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U.S. wind power output reaches its peak in March-April and lowest in July-August

Nationally, between January 2016 and August 2022, wind farm capacity factors peaked in March and April and reached minimums in July and August, according to the U.S. Energy Information Administration. The performance of a power plant is often characterized as a percentage of the maximum possible power generation for a given period of time, a measure known as the capacity factor.

Unlike fossil fuel power plants, such as coal or natural gas plants, wind power plants have no operating costs of fuel to generate electricity, and their power generation is entirely dependent on the available wind resources. The performance of a wind power plant is influenced not only by wind speed, but also by wind direction, wind constancy and turbine height. Because of geographic differences in wind resource potential, wind power generation varies in different regions of the United States.

The Lower Plains states, including Texas, Oklahoma, Kansas and New Mexico, account for the largest share of U.S. wind power generation, at 44% as of August 2022. Due to the concentration of wind generation in the Lower Plains, the wind performance pattern is very similar to the seasonal wind performance pattern in the Lower Plains: wind output peaks in spring, declines in summer, and rises again in autumn and winter. While the Upper Plains region has the second-largest share of wind capacity in the U.S. (29%), the Upper Plains also generally follow a similar seasonal pattern to the Lower Plains. The Eastern Interior (13 percent) followed the same pattern, but with larger summer declines than the Upper and Lower Plains.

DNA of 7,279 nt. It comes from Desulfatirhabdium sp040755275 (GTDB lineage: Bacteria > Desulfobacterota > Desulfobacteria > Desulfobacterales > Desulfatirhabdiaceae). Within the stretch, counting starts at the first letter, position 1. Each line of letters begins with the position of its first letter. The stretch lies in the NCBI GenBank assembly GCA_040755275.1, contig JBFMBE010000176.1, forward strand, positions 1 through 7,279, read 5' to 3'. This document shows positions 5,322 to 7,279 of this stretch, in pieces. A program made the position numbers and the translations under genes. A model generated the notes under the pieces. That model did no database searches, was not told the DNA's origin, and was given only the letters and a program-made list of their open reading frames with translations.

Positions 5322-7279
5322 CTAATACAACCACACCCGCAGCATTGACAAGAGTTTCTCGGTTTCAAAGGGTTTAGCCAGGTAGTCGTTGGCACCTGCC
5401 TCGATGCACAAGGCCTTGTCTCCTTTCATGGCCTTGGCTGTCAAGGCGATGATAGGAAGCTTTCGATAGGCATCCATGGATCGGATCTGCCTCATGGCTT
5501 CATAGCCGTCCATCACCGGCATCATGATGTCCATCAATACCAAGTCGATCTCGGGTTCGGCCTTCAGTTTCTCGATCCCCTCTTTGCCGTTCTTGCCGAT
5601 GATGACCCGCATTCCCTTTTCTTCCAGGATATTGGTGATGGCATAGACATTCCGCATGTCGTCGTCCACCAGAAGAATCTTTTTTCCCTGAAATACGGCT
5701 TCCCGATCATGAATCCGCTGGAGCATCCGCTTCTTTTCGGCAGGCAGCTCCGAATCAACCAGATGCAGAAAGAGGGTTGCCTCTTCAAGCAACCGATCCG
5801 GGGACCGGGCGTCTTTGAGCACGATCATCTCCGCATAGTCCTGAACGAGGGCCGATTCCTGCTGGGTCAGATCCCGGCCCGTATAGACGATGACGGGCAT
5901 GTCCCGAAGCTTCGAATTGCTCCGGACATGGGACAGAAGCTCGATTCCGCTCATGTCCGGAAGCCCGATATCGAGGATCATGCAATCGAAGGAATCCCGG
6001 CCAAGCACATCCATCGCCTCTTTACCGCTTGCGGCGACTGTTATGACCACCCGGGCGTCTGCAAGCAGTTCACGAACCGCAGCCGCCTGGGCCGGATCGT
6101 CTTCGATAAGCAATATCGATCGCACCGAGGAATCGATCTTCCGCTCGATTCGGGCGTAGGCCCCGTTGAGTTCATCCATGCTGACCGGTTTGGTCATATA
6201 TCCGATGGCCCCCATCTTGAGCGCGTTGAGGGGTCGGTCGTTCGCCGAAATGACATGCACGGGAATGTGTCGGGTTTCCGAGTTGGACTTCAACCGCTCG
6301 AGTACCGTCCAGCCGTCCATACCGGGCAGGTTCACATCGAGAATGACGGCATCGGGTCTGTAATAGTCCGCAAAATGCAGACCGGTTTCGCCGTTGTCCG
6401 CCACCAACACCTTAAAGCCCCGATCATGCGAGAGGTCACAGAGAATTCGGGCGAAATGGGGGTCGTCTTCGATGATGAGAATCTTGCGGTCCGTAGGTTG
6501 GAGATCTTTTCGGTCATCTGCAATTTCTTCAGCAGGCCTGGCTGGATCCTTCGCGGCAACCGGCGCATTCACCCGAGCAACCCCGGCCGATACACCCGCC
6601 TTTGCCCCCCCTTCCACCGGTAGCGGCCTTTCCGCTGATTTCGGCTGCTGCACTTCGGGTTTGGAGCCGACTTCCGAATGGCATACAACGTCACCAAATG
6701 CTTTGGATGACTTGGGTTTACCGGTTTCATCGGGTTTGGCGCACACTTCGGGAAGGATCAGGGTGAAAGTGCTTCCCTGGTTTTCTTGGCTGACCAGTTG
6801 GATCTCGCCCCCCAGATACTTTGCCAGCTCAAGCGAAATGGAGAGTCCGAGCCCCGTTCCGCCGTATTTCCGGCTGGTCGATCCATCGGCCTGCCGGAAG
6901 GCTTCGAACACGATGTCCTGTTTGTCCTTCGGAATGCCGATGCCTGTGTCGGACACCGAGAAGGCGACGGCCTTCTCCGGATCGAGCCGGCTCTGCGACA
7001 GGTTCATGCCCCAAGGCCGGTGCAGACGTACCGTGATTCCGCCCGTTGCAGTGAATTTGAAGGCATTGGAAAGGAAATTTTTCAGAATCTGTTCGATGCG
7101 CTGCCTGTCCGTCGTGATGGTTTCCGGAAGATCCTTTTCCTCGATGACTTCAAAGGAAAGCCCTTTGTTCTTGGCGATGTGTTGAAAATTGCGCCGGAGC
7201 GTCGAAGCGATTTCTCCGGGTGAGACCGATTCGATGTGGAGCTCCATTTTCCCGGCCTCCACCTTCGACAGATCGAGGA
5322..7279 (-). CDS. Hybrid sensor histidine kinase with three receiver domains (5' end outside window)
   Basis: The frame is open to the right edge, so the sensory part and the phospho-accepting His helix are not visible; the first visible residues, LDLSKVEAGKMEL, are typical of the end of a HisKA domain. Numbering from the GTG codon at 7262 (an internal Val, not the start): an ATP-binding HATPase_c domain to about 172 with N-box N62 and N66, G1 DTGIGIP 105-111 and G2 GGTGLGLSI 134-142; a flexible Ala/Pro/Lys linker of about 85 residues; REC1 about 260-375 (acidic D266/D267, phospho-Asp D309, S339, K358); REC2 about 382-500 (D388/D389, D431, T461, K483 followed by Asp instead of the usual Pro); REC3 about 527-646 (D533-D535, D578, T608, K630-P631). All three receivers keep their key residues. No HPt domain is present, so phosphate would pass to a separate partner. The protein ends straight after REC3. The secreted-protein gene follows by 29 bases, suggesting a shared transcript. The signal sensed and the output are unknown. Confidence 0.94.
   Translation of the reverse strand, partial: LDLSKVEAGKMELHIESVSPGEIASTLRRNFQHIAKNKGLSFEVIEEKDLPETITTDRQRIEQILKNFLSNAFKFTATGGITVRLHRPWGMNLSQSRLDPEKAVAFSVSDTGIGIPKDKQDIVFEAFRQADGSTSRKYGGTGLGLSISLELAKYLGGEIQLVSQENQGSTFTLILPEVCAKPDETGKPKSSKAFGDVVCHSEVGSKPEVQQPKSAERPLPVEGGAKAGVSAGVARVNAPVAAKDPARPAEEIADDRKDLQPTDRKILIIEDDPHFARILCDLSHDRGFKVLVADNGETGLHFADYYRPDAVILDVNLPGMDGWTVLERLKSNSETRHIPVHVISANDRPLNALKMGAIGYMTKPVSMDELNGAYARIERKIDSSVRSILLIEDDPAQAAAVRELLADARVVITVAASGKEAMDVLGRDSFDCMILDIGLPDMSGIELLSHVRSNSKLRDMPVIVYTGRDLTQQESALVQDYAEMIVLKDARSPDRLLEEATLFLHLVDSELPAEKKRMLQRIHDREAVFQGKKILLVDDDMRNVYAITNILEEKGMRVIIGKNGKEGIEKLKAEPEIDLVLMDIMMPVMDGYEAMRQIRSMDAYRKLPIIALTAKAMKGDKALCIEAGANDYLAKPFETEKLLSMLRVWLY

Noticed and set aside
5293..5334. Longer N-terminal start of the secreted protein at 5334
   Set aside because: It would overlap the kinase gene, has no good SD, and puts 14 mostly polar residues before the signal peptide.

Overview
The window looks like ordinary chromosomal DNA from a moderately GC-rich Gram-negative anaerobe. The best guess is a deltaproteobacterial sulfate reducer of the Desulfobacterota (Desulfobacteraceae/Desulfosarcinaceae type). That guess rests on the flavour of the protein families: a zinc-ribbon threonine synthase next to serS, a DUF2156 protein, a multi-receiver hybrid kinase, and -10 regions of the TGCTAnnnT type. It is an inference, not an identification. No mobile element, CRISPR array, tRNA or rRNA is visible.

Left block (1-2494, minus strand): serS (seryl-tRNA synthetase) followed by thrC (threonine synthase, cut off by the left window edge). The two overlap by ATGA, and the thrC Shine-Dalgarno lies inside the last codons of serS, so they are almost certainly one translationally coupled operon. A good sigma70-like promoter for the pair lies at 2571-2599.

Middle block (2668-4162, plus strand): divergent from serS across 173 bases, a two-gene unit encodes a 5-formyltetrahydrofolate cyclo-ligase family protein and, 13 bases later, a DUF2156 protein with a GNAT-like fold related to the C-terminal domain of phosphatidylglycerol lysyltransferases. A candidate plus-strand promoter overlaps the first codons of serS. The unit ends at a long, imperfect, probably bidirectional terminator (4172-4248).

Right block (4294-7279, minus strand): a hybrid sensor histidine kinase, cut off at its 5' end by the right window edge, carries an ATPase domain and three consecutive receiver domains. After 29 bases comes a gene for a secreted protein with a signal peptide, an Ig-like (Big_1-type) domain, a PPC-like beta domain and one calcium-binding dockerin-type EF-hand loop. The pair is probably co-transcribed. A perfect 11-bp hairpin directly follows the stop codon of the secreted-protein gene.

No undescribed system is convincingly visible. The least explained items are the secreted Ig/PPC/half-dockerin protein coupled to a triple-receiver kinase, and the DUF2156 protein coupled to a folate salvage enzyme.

The seasonal pattern is quite different in the West Coast region (10% of U.S. wind capacity), which is largely influenced by the concentration of wind capacity in California. Wind coefficients on the West Coast rise in late spring, peak in summer, and then decline steadily in fall and winter. The pattern is caused by the interaction of cold air from the Pacific Ocean Current with sea breezes and the location of California wind farms, which are often located near mountain passes near the coast.

In the Southwest, East Coast, and New England regions, wind capacity factors are slightly lower than the national average and there are fewer wind farms. Together, these three regions account for 4% of U.S. wind capacity as of August 2022.